Xiaomi Redmi 1s Photo Gallery, Design Overview

by Chetan Bhawani 6

Landing itself aggressively into the budget range category, the Redmi 1s has barely any competition from devices priced at a similar range. It has everything that appeals to the masses at this price point, and the design too is decent, if we have to use a word to describe it. There is nothing special in the way Xiaomi designed the Redmi 1s, but there is nothing bad either.

For the Indian customers, for now there is only the Gray color variant available, and it doesn’t look the best, especially when compared to the light color options available in Xiaomi Mi3. Nevertheless, we aren’t comparing much here, and the Redmi 1s is one of the good large screen (4.7-inch) Android devices available at a budget price point.

On the front, there is a large 4.7 inch display, and the phone looks bigger than any other phone with the same screen size, because there are wide bezels on the either side of it and even above and below the display, Xiaomi has wasted some space. Below the screen, there are the three capacitive touch buttons, and above the display you can see the front camera and earpiece touching the edge. There is a little LED notification light touching the bottom home button.

On the sides, there are no slots for the SIM or MicroSD cards, because the back cover is removable. The physical buttons for power and volume controls are located on the right side, while a microphone and MicroUSB slot are in the bottom, and there’s a 3.5mm headset jack on the top.

The rear side of the Xiaomi Redmi 1s has a secondary mic, 8-megapixel camera and LED flash one below the other in the center top area, while a speaker is placed on the right of the camera near the corner. Nothing else is seen on the back except for the Mi branding, whose silver color shines over the gray color surrounding it.

The back cover has the physical buttons on itself, thus once you remove it, pressing of the volume rocker and power key is limited, unless you try to press at those particular places having a little bulge. Under the back cover, a removable 2050 mAh battery is seen, below the horizontal line of slots for MicroSD card and the two SIM cards.

Overall, although the phone is comfortable enough to hold with the curvy sides, Xiaomi has made this phone unnecessarily large by wasting space around the display, and the thickness is no less as the phone is 9.9mm thick. The plastic back is smooth and thus, it could slip if not held the right way, the same issue we had with the Xiaomi Mi 3. Also, isn’t the device heavy? it certainly is, with the weight of 158 grams.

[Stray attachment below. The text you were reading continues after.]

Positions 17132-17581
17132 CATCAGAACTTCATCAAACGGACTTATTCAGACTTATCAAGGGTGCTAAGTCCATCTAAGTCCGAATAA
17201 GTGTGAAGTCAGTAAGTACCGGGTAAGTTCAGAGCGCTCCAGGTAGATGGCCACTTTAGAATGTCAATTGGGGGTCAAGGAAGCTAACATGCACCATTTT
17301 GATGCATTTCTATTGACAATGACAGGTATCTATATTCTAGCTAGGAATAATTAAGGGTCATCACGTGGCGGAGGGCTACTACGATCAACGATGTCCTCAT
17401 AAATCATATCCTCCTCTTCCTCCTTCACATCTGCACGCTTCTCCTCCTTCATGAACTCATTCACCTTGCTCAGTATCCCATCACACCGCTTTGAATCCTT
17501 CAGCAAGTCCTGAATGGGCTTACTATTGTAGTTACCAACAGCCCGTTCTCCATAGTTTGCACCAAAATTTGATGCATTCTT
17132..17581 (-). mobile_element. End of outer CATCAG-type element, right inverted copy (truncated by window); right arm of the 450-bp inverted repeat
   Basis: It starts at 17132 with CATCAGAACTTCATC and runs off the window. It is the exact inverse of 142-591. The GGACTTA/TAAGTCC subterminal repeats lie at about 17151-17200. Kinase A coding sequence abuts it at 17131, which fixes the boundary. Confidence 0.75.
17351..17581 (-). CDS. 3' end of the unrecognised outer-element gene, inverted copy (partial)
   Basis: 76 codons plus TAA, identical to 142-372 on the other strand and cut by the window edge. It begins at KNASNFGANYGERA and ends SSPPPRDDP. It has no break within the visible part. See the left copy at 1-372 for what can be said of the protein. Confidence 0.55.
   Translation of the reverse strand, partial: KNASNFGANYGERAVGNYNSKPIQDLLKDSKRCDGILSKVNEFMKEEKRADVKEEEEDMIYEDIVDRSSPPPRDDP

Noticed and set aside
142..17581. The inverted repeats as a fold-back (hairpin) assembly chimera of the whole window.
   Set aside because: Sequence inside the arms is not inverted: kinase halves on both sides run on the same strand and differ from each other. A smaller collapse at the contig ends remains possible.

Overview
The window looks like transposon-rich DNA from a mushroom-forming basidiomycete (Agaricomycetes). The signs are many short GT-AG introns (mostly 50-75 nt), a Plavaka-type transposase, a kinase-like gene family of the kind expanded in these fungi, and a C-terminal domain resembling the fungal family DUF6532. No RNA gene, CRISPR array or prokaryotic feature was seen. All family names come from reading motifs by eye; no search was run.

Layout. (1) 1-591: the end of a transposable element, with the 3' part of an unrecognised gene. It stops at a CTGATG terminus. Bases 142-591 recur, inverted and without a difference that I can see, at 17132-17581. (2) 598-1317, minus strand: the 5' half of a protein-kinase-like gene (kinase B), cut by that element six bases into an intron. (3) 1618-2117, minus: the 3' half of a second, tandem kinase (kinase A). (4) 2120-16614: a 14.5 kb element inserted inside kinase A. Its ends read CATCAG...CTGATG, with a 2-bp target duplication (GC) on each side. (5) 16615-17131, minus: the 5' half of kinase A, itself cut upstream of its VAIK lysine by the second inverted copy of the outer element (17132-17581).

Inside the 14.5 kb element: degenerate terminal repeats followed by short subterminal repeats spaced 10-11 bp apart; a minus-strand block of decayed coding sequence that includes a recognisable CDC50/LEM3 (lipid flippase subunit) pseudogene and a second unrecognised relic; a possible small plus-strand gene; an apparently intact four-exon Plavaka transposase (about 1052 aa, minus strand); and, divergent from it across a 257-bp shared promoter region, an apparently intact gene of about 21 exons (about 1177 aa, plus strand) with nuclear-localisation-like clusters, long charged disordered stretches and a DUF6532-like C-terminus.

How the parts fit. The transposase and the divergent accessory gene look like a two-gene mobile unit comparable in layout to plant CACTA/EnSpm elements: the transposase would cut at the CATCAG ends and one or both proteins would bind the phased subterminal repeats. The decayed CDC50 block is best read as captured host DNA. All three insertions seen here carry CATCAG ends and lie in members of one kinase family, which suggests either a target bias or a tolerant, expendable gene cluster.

Chetan Bhawani

Chetan Bhawani is a dentist, a tech blogger and a passionate writer in the field of technology. He keeps himself connected to the web for the entire day, of course except when he's dozed off! Add +Chetan Bhawani on Google Plus for more!

  • The phone is good, but could have been priced in the 3500-4500 price range.

    • You’re kidding, right?

      • Maybe, 3500 is too low, but considering the current competition from the Android One range of devices (even though the Android One devices are priced higher), it would have been better if it was in 4,500-4,700 range. Also, only selling just 40k devices when you have 3 lakh booking is also going to work against it.

        • Quoting the first line of the article “Landing itself aggressively into the budget range category, the Redmi 1s has barely any competition from devices priced at a similar range.”

          It’s virtually impossible for any company to sell a phone like the Redmi 1S at the price point you mentioned. You also have to consider the extra cost that Xiaomi will have to bear AFTER selling the phone in developing new ROM updates, something that Google will take care of for Android One phones. Many (including me) believe that Xiaomi is selling these at loss already.

          The other point you make, I think is very valid though. Booking shouldn’t really be a factor (there are a lot of bogus ones) but Xiaomi will have to ramp up production.

          • I wouldn’t be so sure (and do correct me if I am wrong). I am basing my ideas and thoughts based on the import data of Zauba, GeoSquare, and Cybex and many more out there that show that the Redmi 1S, Mi-Note, and even the Mi3 is being imported at lower prices than what it is being sold for.

            How does that equate to the smartphone being sold at a loss when the company is more than making up for it. Even if the import tax and other factors are included, it still does not match up to the price that it is being sold for.

            Yes, you have to pay the developers and there is the development of the ROM itself, but you can also open your ROM to the developer community like CM did and Xiaomi can have control over what goes into their official ROM or the last say. Credits are given where it is due and is placed in the about section of the ROM as usual.

            Xiaomi is a good company and has definitely changed the Indian market dynamics a lot, but it still has a long way to go if it is to capture the market like Samsung and Micromax are doing.

          • Joshua Akinsola

            You arent considering the one plus one. It has flagship specs, a 5.5 inch 1080p screen, powerful chips, an amazing feeling back cover, a custom rom of cm11 s, and costs 350 dollars for the 64 GIG version. Yeah, pretty nice, it wont make much of a profit, but it doesnt have o because it wants to pave its way into the market with a credible phone. It also doesnt spend much with its little to no advertising so that helps